And it’s not just Wednesdays. Jason and other Rock Crushers find themselves puzzling over trail work in their spare time, solving problems. How do you redirect water from a spring that turned up when the trail was cut? What do you do about a huge fallen tree? Or a boulder that rolled from the bank onto the path?
Peter says the Rock Crushers prepare the way for professional trail builders, like the Singletrack crew led by Shrimper Khare. They maintain the trails once they’re built. And they take on special projects, like a hand-built rock drain, or staircases made of rock or log steps. He says, “They are solving problems through ingenuity and really hard work.”
18 Miles of New Trails
Why would they do backbreaking labor in their spare time? And for a full day every week?
To Stefan Israel, it made sense that if he was going to enjoy the local trails, he should pitch in. Stefan grew up in Asheville and moved back to Fairview when he partially retired, trading in his old job to start a business deciphering German for genealogical research.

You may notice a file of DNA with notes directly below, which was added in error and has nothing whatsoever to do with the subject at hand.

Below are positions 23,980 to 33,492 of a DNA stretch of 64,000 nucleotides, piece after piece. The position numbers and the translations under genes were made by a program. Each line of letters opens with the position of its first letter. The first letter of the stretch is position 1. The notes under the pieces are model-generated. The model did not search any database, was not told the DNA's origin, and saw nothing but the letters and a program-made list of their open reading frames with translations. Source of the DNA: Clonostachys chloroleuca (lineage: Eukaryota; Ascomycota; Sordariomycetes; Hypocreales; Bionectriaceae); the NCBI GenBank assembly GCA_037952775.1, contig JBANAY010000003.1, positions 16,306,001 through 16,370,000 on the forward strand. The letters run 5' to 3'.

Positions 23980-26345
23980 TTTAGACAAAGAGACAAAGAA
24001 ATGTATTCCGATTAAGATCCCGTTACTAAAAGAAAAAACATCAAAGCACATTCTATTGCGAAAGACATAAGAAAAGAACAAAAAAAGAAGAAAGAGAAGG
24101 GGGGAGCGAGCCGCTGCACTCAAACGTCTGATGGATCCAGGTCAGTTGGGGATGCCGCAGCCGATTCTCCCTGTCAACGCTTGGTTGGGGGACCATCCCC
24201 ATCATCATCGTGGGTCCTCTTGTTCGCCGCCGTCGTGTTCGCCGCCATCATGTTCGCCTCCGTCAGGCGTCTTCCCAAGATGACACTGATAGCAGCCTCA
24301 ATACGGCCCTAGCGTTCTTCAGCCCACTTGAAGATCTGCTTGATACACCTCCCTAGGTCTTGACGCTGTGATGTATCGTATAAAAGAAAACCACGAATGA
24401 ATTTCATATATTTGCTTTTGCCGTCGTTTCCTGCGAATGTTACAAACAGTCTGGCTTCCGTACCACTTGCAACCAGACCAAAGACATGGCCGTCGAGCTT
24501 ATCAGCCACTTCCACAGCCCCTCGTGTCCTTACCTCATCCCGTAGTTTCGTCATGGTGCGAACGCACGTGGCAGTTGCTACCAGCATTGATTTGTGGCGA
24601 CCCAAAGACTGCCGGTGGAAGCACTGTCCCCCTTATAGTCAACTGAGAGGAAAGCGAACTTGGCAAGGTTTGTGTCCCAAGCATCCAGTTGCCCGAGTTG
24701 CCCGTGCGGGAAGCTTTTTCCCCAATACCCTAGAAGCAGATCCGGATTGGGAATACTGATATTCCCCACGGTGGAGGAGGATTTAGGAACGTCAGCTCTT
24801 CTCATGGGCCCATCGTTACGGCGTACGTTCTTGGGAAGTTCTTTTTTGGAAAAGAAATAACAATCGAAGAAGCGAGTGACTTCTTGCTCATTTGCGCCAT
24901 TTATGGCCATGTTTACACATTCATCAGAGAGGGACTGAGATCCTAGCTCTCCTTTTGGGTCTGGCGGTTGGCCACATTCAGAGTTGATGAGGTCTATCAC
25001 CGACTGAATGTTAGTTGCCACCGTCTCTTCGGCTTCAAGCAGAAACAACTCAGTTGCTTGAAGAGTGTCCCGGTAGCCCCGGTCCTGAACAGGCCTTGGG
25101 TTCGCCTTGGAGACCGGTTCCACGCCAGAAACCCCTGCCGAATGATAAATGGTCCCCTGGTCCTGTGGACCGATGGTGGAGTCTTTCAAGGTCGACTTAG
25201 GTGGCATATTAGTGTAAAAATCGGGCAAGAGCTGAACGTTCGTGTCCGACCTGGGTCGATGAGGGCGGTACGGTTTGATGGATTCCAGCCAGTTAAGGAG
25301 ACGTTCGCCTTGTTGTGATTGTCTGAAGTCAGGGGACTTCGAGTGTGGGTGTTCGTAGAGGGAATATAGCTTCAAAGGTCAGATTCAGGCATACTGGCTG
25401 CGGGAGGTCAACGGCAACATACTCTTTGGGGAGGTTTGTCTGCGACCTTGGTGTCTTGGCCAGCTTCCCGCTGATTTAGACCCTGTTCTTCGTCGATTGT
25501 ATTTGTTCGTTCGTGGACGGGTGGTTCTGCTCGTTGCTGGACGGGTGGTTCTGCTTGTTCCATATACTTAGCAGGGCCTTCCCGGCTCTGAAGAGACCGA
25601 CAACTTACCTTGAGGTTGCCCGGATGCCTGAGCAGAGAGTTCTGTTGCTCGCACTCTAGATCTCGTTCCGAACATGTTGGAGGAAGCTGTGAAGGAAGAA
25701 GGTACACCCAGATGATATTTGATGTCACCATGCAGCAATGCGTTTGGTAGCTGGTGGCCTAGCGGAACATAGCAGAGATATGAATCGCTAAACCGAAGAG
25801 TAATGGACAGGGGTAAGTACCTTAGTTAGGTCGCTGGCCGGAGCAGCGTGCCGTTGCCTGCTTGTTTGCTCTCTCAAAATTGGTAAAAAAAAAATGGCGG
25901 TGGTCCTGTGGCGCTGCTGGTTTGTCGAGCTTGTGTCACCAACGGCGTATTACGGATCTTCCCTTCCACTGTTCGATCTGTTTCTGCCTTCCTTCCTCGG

Hiking led to volunteering for Bob and Kim, too. After they retired here, they took Conserving Carolina’s White Squirrel Hiking Challenge to get to know the local trails. That got them into volunteering. Since then, they’ve helped significantly expand the trails that they set out to explore.
Bob and Kim were among the original Rock Crushers when the group was founded in 2015. The goal was to build up a core group of skilled, dedicated volunteers who know what to do. Today, seasoned Rock Crushers show newer volunteers the ropes.
Among the long-term stalwarts are Bob Carlson and Kim Chao, Al and Barbara Pung, Bill and Donna Hamilton, Cathy Cooper, Jason Austin, Wendell Pace, and Stefan Israel.
Bill Hamilton says it’s the camaraderie and love of the outdoors that keeps him coming back week after week. Max Gibbons says it’s a great way to get outdoors.
AmeriCorps member Kelly Waldron, who helps lead the weekly workdays, says, “People pay for Crossfit. What they need to know is you can do it for free. And then you can say ‘I volunteer with a trail crew!’”